(BEING CONTINUED FROM 2/08/16)
It has been generally accepted that Glagolitic was patterned on Cursive Greek (Taylor 1881, Leskien 1905, Jagić 1911, Vajs 1932). This is not only testified to by historical manuscripts, such as Xrabr’s “On Letters,” but also supported by the structural similarity between the Glagolitic and Greek alphabet systems.10
Greek has 24 letters in a fixed order, and each letter bears a name, phonetic value, and numerical value. The Greek alphabet consists of three groups, each of which represents 1-9, 10-90, and 100-900. Since there are only 24 letters, the system includes three symbols that only represent numbers (i.e., numerals). Glagolitic is identical to Greek in that each letter has a name, phonetic value, and numerical value, appearing in a fixed order. Glagolitic has 38 letters and thus can represent more numerical values than Greek does: 1-9, 10-90, 100-900, and 1000-9000 (according to Mathiesen, forthcoming, 9). For representing numerical values, Glagolitic uses 36 individual letters and two digraphs (ⰑⰫ [u/ü], ⰟⰋ [y]). Each individual letter’s name, order, numerical value, and phonetic value in Greek and Glagolitic are given in Table 1.
In Table 1, we can observe that the numerical values of Greek and Glagolitic letters are not identical because the letters for Slavic-only sounds intervene. It is noteworthy that the relative order of letters and their numerical values are the same in Glagolitic and Greek with only a few exceptions, which shows that Constantine first arranged Slavic sounds according to the order of corresponding Greek letters, and then inserted Slavic-only sounds where relevant in terms of the class of sounds.12
Although it is clear that Constantine used the Greek alphabet as his primary model in creating Glagolitic, the directory of sounds in Greek was not identical with that in Slavic: some Greek sounds did not exist in Slavic, while some Slavic phonemes were not represented among Greek letters. It is not difficult to imagine that Constantine had to resolve these problems in different ways. As Mathiesen (forthcoming, 23-24) describes, for the twenty-one sounds in common, Constantine adopted Greek letters (I will set aside the issue of formal similarity/difference between corresponding Greek and Glagolitic letters until Section 3.2). For the Greek-only sounds, he evaluated whether each one would be necessary for translating the Bible and preaching to Slavic people. As a result of these evaluations, five letters, Ⱛ (=υ), Ф (=φ), Ⱈ (=χ), Ⱉ (=ω ), Ⱇ (=θ), were added to Glagolitic. Finally, it was crucial for Constantine to create symbols to represent the ten Slavic-only phonemes. Letters for these sounds must have been modeled on scripts, other than Greek, as will be explored in detail in the next section.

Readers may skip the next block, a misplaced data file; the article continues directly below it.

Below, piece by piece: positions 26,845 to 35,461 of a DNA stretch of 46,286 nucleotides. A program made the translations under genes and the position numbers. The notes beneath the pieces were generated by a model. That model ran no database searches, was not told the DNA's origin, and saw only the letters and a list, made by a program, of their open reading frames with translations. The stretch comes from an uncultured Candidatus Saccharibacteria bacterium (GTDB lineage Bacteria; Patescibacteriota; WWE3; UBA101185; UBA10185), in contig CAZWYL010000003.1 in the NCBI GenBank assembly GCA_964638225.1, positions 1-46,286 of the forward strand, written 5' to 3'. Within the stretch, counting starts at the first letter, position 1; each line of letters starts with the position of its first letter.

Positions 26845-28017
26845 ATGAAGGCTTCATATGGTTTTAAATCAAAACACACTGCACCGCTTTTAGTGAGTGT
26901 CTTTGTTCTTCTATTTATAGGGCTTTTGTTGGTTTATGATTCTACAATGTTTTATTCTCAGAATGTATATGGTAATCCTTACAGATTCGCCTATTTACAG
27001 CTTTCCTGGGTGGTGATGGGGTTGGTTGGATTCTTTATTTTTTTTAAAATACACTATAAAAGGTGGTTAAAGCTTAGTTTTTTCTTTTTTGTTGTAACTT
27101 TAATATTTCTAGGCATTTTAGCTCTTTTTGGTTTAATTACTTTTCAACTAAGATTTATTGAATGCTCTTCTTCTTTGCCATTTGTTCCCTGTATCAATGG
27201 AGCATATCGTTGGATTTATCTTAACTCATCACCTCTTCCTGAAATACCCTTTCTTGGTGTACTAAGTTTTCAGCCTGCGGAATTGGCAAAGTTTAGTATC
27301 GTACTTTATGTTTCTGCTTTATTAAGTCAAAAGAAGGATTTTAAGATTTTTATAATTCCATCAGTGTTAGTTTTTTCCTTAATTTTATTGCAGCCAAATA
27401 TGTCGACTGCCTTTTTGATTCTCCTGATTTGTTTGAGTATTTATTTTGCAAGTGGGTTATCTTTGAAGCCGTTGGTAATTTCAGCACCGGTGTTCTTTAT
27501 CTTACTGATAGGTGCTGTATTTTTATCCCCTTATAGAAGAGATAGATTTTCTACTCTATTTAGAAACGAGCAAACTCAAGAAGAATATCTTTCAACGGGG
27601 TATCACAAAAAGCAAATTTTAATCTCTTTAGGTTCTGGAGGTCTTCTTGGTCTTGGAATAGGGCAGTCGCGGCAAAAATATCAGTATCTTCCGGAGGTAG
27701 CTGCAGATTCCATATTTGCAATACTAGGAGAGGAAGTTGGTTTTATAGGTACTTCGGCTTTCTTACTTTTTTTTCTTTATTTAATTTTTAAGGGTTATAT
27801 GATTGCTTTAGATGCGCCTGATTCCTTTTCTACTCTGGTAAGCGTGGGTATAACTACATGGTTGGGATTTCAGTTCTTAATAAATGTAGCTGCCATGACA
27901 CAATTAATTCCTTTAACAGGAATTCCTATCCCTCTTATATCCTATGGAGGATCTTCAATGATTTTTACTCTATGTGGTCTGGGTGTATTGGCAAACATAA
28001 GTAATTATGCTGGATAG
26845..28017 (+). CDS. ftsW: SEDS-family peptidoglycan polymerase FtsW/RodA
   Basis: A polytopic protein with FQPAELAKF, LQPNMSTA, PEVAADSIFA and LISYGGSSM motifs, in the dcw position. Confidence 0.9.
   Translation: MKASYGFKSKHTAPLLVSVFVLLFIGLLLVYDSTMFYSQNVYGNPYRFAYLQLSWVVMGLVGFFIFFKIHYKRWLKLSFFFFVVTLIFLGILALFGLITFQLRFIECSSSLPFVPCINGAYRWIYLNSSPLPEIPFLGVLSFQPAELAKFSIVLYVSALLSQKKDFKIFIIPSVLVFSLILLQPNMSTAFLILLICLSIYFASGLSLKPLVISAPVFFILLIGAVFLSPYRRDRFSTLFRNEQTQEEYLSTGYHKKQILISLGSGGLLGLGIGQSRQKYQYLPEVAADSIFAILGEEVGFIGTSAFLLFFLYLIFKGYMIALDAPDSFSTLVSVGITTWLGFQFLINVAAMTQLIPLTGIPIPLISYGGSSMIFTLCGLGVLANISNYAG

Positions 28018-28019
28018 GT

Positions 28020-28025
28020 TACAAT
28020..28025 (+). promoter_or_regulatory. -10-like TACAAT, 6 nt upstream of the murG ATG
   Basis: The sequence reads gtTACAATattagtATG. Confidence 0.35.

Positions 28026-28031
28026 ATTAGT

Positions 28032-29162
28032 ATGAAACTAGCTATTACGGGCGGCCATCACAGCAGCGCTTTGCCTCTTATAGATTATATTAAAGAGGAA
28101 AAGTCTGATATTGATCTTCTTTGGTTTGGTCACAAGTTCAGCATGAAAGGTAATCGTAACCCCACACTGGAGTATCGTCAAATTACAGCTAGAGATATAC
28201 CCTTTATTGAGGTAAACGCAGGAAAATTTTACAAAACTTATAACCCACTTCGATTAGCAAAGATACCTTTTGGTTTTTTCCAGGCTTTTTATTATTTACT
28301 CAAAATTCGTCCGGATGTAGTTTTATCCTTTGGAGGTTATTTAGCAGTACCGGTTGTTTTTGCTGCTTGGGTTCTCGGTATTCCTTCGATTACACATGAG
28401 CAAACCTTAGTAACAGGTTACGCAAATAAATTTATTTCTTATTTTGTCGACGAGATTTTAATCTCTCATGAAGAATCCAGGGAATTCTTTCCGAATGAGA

It is widely accepted among Slavists that the letter for the sound /š/ was adopted from Semitic. However, Cubberley (1984) and Mathiesen (forthcoming) instead focus on the phonetic similarities of /š/, as well as some other sounds, between Glagolotic and Armenian.13 Mathiesen compares seven Glagolitic letters that represent non-Greek sounds with seven Armenian ones and observes that the relative order of five of these letters is identical, as illustrated in Table 2.
Mathiesen advances a claim that Constantine, after exhausting Greek letters, turned to the Armenian alphabet to represent the remaining Slavic sounds. Given that Constantine’s mentor Bishop Photius was particularly well-versed in Armenian, it is very likely that Constantine had at least partial knowledge of Armenian and that he paid attention to the Armenian alphabet system when he was looking for models while creating Glagolitic. Mathiesen points out that Armenian is included in the list of various older languages that Constantine enumerated in his discussion with Roman church scholars (VC chapter XVI). Although Mathiesen cannot explain the other three letters Ⱏ [ǝ/ĭ], Ⱑ [ě], Ⱒ [x] in the same way, he still maintains their correlation with Armenian, pointing out that Armenian also has distinct phonemes of Խ [x], Ը [ǝ], and Է [ē] (the last of which is different from Ե [e]).
Although Constantine adopted Greek as a structural model for Glagolitic, it does not necessarily follow that he also took Greek as a model for the shapes of the letters, especially given the apparent formal discrepancies between Greek and Glagolitic.14 In terms of letter shapes, Glagolitic looks like a patchwork consisting of shapes from various sources. However, it is unlikely that Constantine used models randomly from various script systems. The formal similarities alone are not a reliable basis for suggesting a correlation between scripts. In addition to physical resemblance, the availability or accessibility of the scripts, on the one hand, and the religious justification for adopting certain models according to the historical context, on the other, should also be taken into consideration.
(TO BE CONTINUED)
Seoul National University, KOREA
10 Xrabr’s account further describes how Constantine-Cyrill was sent by God to the Slavs “to compose 38 letters, some according to the shape of Greek letters, some according to the Slavic word.”
11 Table 1 does not include four pairs of letters that exist in Cyrillic and Greek but not Glagolitic, nor does it include two digraphs. I follow Mathiesen as regards the order of letters, but the details of the ordering do not bear on the discussion in this paper.
12 This similarity is not only found in the comparison between Glagolitic and Greek. Many alphabets that were influenced by Greek appear more or less similar to Greek, assigning a name, a numerical value, and a fixed order to each letter.
13 See also Gaster (1887) and Vernadsky (1943) for the link between Armenian and Glagolitic.